News & Views: Hamidou Diallo signing a win-win for Pistons

Detroit News

The band’s back together — well mostly.

As general manager Troy Weaver said last season, he didn’t foresee very much turnover with the roster. That’s been the case for the players, with the additions of Cade Cunningham, Kelly Olynyk and Trey Lyles.

The coaching staff has seen significant turnover, with assistants Sean Sweeney moving to the Dallas Mavericks, Sidney Lowe to the Cleveland Cavaliers and Micah Nori to the Minnesota Timberwolves. The Pistons added Jerome Allen, Bill Bayno, Andrew Jones III and Rex Kalamian in the offseason, with an eye on developing their young players with the new coaches.

The Pistons are hoping for significant player improvement from the roster, with the hope of adding a higher-tier free agent next summer or making a trade to bring in an All-Star-caliber player.

The issue with next year’s free agents is that there aren’t big names available. Zach LaVine looks to be the top target for the Pistons, but with the Chicago Bulls making a push in free agency to improve their roster, they might be pressed to keep LaVine in the herd. That situation will be something to monitor throughout the season.

In News & Views this week, the focus is on a returning free agent, the new Motor City Cruise coach and the Netflix documentary that includes the Pistons … barely.

► News: The Pistons brought back Hamidou Diallo on a two-year deal worth $10.4 million.

► Views: That was probably the last remaining question on roster, in what salary number would be enough to get Diallo to return. The Pistons were fortunate in this instance, because some outsiders believed that Diallo could have gotten much more as a free agent.

This turned out to be a weird year in free agency, where teams were bringing back their own free agents and there weren’t as many teams taking chances on emerging players with big contracts. Diallo was a restricted free agent, so the Pistons would have had a chance to match any offer sheet that he received, and there wasn’t much of a danger that he was going to leave without them getting anything in return.

Diallo doesn’t seem to figure into the starting lineup, but he could be a valuable piece off the bench in solidifying the team’s wing situation. He and Josh Jackson have some similar skills, so if they keep both of them, there’s some good redundancy there. Diallo seems to be the better 3-point shooter, and they wouldn’t have traded for him at the deadline last season if they didn’t like what he brings to the table.

News: DJ Bakker was named the first coach of the Motor City Cruise.

Views: It seems like a good move to stay with a name and face that has been within the franchise for the past three years to lead the Cruise in their inaugural season. With the prospect of so many Pistons players getting more time in the G League this season, having some familiarity at the helm will pay its dividends.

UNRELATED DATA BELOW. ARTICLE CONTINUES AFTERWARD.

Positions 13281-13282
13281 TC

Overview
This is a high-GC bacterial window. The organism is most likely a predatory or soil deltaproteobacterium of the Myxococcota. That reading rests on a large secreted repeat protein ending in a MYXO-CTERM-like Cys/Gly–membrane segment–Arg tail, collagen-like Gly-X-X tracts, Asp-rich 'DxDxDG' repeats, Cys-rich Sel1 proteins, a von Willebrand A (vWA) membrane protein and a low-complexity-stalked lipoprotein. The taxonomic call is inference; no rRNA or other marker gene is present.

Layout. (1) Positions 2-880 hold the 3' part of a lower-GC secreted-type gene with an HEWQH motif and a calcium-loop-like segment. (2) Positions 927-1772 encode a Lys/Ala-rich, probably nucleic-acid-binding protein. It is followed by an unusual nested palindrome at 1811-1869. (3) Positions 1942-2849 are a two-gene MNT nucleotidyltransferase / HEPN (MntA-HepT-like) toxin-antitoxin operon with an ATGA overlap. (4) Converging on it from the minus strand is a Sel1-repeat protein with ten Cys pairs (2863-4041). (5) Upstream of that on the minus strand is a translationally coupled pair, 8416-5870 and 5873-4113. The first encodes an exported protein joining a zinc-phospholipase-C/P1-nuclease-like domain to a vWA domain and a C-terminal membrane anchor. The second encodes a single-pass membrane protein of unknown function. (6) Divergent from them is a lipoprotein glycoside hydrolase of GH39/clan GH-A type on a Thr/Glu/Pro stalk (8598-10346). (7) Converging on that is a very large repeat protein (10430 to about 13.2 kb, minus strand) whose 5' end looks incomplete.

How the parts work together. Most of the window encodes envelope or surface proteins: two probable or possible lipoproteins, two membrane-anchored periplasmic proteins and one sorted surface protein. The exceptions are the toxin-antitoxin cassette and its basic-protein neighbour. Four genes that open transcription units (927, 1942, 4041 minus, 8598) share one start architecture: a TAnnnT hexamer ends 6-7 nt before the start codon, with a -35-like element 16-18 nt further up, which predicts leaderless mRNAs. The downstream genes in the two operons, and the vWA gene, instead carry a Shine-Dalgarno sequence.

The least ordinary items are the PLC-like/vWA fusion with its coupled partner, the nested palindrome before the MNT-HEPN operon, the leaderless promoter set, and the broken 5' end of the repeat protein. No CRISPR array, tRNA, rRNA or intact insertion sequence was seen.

Bakker has been around Pistons coach Dwane Casey for six years, so much of the philosophy will carry over and provide some continuity in the offensive and defensive schemes and terminology.

“Everything they work on with us transfers when they go and play with the Pistons,” Bakker said this week.

Casey has spoken numerous times about the importance of aligning the G League franchise with the parent team and how the proximity will help having the Cruise about a mile away in their new arena near Wayne State University instead of a couple of hours away in Grand Rapids. That should be beneficial almost immediately, when players are able to practice with one team or the other and play the same night without the additional travel.

Bakker has worked closely with Saddiq Bey and previously with Luke Kennard, so he has the chops to help players improve. How Bakker handles the jump to head coach and how he, like the players he coached, develops with more responsibility will be interesting to watch.

► News: Most people have seen the “Untold: Malice at the Palace” documentary on Netflix.

► Views: How much of that was untold — or even unseen? Like most people who were around during that time, I didn’t learn anything new from the documentary. Jermaine O’Neal, a center on that Indiana Pacers team in 2004, is an executive producer for the documentary, so there should be an expectation that the storytelling would be a bit slanted.

And it was.

The focus was on how that Pacers team was constructed and that they would have been a formidable opponent for the Pistons in 2005 if they hadn’t lost many of their key players to long-term suspensions as a result of the incident. That Indiana team was really good — and they won the game handily on that night — but the Pistons had won the NBA title the year before, which seemed to be glossed over. The focus of the documentary for the Pacers was more of what could have been instead of what was, in terms of basketball.

It’s the old coach’s axiom: The best ability is availability.

Every former high school star or college player has stories of what could have been if things were different. This is the chord that the “Pacers documentary” strikes.

Twitter: @detnewsRodBeard

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